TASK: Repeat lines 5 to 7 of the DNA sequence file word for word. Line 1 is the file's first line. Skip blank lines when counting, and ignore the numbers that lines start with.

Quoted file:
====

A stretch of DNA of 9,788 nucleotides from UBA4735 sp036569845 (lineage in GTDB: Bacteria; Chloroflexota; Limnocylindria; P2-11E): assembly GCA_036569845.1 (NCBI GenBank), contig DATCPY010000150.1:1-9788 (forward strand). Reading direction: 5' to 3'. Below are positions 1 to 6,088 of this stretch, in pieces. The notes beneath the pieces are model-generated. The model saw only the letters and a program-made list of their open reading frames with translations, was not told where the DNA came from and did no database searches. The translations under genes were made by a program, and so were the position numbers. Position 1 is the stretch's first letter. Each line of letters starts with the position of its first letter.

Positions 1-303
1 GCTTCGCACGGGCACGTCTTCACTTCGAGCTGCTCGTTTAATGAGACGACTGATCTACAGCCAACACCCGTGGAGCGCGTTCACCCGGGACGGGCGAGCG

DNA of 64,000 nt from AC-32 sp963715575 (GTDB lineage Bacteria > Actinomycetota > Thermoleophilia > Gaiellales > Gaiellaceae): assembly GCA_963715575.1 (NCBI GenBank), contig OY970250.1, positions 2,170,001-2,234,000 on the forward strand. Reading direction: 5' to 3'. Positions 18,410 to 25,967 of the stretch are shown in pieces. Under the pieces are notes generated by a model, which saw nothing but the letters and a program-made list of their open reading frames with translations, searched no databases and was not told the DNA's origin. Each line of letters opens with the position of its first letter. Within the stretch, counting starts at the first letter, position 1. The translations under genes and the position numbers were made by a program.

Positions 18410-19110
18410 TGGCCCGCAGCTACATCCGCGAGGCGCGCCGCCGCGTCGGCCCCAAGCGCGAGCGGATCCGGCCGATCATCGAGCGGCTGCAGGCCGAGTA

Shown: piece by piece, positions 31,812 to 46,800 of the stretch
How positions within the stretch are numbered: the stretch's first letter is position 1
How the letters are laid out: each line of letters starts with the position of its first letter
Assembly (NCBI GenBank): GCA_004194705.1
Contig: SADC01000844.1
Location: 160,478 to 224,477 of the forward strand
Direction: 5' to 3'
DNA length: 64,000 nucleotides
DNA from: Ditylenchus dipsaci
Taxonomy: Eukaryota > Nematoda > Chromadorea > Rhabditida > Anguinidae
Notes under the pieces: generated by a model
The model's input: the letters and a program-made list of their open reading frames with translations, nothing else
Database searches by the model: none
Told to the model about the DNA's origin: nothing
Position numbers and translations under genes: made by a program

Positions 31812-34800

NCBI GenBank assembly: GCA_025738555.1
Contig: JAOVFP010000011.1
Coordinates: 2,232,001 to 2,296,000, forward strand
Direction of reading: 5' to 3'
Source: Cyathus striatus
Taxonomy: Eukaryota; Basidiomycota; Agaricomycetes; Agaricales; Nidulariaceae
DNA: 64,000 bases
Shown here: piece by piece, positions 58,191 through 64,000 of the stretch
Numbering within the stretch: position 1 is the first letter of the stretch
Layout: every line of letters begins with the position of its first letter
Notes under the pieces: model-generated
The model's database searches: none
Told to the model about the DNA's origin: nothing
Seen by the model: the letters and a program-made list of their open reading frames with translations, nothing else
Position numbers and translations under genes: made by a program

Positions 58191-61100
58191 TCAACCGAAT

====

Positions 18410-19110
18410 TGGCCCGCAGCTACATCCGCGAGGCGCGCCGCCGCGTCGGCCCCAAGCGCGAGCGGATCCGGCCGATCATCGAGCGGCTGCAGGCCGAGTA

Shown: piece by piece, positions 31,812 to 46,800 of the stretch